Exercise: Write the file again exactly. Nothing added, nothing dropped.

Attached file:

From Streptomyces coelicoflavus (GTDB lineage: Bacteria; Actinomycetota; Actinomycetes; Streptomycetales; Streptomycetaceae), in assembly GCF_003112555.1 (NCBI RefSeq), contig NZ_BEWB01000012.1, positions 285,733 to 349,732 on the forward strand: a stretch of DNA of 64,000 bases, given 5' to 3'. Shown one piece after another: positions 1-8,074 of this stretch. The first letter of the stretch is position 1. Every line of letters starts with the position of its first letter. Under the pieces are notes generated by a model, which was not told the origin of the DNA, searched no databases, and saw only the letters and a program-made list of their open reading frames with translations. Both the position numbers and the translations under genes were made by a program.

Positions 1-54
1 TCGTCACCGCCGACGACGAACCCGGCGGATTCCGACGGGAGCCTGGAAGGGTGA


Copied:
From Streptomyces coelicoflavus (GTDB lineage: Bacteria; Actinomycetota; Actinomycetes; Streptomycetales; Streptomycetaceae), in assembly GCF_003112555.1 (NCBI RefSeq), contig NZ_BEWB01000012.1, positions 285,733 to 349,732 on the forward strand: a stretch of DNA of 64,000 bases, given 5' to 3'. Shown one piece after another: positions 1-8,074 of this stretch. The first letter of the stretch is position 1. Every line of letters starts with the position of its first letter. Under the pieces are notes generated by a model, which was not told the origin of the DNA, searched no databases, and saw only the letters and a program-made list of their open reading frames with translations. Both the position numbers and the translations under genes were made by a program.

Positions 1-54
1 TCGTCACCGCCGACGACGAACCCGGCGGATTCCGACGGGAGCCTGGAAGGGTGA